The first thing that hit us when walking into Klarna’s immersive pop-up store in Covent Garden was the sheer amount of millennial pink that was injected into the space. By flooding the store with pink curtains, clothes, neon artwork and a conveyor belt of shoes, the ‘pay-later’ brand ensured that their target market would come running. The majority of brands that Klarna work with are aimed at 18-25 year-old women who shop online at the high-street market level – the style of the store and its features proved that Klarna knows their target market inside and out.
The goal of the pop-up store was to show retailers how building a positive ‘play-area’ for buyers can inject new life into brick-and-mortar outlets and ‘bring the digital shopping experience to life’. Klarna certainly did that. Visitors were able to browse through clothing collections belonging to brands that Klarna work with (such as ASOS, Public Desire and Ego), there being 21 brands featured at the pop-up in total. The majority of the companies at the event have a similar target market, meaning the customers visiting the store were able to shop all of their favourite brands at once.
Through the event, Klarna wanted to ‘create new opportunities for pure-play digital brands to get hands-on with customers and create even closer engagement’. Only hosting online brands meant that customers had even more reason to want to visit the store (as if the Instagrammable content wasn’t enough for the target market). Never before had they been able to try on a pair of Ego trainers without having to wait for them to be delivered first. If the shopper liked what they saw, they could scan QR codes that were positioned near each stand, enabling them to instantly shop the products. This was a useful way for customers to purchase a product if they wished to do so, but could leave them feeling let down – their customer journey is incomplete: they are leaving a brick-and-mortar store without a physical product.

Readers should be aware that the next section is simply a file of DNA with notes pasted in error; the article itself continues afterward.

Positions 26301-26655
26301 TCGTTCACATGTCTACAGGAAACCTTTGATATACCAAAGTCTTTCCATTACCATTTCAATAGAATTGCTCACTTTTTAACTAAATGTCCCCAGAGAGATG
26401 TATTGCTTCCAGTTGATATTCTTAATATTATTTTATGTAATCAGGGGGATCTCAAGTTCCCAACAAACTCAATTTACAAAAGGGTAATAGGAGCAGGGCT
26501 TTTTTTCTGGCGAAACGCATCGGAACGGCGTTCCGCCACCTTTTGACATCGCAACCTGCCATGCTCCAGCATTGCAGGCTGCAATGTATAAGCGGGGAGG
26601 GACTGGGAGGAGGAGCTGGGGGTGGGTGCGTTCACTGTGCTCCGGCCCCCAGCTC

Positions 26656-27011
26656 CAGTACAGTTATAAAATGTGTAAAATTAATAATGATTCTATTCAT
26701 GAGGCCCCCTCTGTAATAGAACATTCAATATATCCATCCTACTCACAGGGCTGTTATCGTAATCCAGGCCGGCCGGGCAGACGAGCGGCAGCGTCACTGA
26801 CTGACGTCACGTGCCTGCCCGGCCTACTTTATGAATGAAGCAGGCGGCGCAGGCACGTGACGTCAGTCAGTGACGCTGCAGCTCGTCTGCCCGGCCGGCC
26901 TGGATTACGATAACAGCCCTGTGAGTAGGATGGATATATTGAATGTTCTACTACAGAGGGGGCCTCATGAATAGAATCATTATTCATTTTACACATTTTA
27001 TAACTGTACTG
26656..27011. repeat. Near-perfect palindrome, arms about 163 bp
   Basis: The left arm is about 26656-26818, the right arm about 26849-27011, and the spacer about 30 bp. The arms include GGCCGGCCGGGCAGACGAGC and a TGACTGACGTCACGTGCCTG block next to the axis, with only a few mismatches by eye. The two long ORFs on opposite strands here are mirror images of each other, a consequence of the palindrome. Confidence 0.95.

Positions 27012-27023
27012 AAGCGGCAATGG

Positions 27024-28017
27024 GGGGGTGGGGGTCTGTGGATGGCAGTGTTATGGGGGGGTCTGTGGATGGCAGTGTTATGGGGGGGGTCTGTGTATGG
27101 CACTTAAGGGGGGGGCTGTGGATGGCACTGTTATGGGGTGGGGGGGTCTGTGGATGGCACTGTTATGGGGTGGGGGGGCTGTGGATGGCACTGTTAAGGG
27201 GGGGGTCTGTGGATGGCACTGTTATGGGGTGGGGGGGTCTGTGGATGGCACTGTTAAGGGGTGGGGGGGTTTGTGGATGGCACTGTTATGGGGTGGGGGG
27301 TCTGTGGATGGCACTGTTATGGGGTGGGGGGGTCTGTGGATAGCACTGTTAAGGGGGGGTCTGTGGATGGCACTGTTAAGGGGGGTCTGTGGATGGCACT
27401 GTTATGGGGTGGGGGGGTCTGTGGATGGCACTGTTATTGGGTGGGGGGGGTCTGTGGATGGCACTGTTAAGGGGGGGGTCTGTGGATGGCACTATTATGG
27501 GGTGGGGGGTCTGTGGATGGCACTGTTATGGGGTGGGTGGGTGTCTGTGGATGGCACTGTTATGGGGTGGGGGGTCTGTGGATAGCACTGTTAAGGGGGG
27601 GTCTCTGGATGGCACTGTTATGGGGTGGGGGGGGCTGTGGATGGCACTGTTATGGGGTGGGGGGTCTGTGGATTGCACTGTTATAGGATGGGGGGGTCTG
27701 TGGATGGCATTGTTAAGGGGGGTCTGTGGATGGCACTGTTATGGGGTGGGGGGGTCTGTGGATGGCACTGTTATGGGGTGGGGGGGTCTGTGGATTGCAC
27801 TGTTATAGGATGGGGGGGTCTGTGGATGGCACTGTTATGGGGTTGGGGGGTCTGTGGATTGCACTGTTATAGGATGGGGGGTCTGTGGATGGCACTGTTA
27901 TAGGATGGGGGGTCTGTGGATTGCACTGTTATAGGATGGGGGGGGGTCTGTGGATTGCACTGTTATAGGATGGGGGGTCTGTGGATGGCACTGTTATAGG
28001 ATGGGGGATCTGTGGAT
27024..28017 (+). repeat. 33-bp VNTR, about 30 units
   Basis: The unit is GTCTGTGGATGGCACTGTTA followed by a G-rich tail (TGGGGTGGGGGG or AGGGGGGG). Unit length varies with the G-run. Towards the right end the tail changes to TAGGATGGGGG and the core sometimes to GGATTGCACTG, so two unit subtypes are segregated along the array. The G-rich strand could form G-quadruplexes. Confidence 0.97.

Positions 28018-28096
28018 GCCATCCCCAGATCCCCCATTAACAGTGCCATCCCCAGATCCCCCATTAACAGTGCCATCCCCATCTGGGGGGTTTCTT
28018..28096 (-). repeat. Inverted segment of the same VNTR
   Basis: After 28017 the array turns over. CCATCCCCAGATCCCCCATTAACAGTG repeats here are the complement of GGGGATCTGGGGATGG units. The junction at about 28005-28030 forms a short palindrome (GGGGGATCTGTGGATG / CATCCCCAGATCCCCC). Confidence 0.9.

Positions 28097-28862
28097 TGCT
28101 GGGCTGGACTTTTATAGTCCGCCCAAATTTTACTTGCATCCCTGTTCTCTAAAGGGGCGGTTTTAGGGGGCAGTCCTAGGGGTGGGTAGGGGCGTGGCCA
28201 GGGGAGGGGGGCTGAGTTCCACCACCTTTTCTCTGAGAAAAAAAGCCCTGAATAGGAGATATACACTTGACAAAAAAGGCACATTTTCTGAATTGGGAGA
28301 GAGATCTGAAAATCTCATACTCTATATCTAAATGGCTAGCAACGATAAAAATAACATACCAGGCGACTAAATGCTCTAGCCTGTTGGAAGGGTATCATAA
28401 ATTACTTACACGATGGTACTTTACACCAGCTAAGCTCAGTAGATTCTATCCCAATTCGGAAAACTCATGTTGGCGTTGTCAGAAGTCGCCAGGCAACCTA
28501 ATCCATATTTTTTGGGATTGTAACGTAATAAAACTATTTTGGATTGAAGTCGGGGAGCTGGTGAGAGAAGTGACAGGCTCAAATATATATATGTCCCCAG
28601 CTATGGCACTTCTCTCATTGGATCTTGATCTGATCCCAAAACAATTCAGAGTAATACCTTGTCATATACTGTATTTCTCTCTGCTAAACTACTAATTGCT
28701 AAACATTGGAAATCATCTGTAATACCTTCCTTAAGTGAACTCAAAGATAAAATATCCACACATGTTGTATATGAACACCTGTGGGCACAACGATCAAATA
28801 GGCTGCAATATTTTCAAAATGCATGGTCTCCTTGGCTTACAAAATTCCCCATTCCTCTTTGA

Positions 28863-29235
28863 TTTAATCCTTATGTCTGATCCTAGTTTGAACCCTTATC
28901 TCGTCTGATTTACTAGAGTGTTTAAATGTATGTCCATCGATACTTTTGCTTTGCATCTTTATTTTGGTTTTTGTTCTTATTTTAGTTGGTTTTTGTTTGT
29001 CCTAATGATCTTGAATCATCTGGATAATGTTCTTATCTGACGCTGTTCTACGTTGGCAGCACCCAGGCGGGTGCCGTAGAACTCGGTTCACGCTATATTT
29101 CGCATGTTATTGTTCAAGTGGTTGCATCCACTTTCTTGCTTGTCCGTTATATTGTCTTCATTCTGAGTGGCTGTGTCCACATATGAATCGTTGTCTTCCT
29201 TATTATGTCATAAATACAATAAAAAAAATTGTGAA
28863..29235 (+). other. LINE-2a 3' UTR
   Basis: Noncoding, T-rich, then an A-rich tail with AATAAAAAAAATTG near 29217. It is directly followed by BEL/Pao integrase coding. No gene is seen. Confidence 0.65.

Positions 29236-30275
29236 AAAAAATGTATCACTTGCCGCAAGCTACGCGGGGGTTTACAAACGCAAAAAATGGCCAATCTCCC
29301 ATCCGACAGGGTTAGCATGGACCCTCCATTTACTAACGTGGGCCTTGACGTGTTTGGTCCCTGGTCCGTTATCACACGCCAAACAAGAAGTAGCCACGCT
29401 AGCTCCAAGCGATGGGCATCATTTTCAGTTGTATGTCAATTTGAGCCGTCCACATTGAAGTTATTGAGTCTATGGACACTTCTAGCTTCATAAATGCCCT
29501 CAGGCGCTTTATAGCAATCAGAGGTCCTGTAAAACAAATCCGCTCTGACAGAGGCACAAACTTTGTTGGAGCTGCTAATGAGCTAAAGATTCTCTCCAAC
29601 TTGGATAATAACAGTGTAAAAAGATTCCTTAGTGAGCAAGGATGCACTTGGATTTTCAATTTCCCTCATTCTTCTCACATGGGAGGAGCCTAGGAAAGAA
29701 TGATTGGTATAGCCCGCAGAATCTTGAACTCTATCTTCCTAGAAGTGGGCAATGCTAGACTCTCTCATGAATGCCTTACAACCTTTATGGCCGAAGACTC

Not only was the event held for brands to get ‘hands-on with customers’ but also for Klarna themselves to create a strong relationship with customers, both new and old. Being positioned in the centre of London ensured plenty of traffic from members of the public. Promoting the event on their various social media channels meant that current customers/followers were also made aware of the experience. Free manicures and talks from companies such as Stylist Magazine were also a part of the immersive event, drawing an even larger amount of guests in. By the final day of the event, Klarna had welcomed over 3000+ visitors (according to their Instagram page), exposing them to a physical slice of online brands.
Being a digitally forward company, you would assume that Klarna would have made data capture a priority. Learning more about the 3000+ customers that attended the event beyond their social media interaction could have been a real opportunity for Klarna to get closer to their audience. Once you know your audience you can offer them the kind of experience they really want. You can build brand awareness through one-to-one outreach and offer loyalty incentives that they genuinely care about. Fortunately, we know a way you can do all of this! Feel free to get in touch to find out.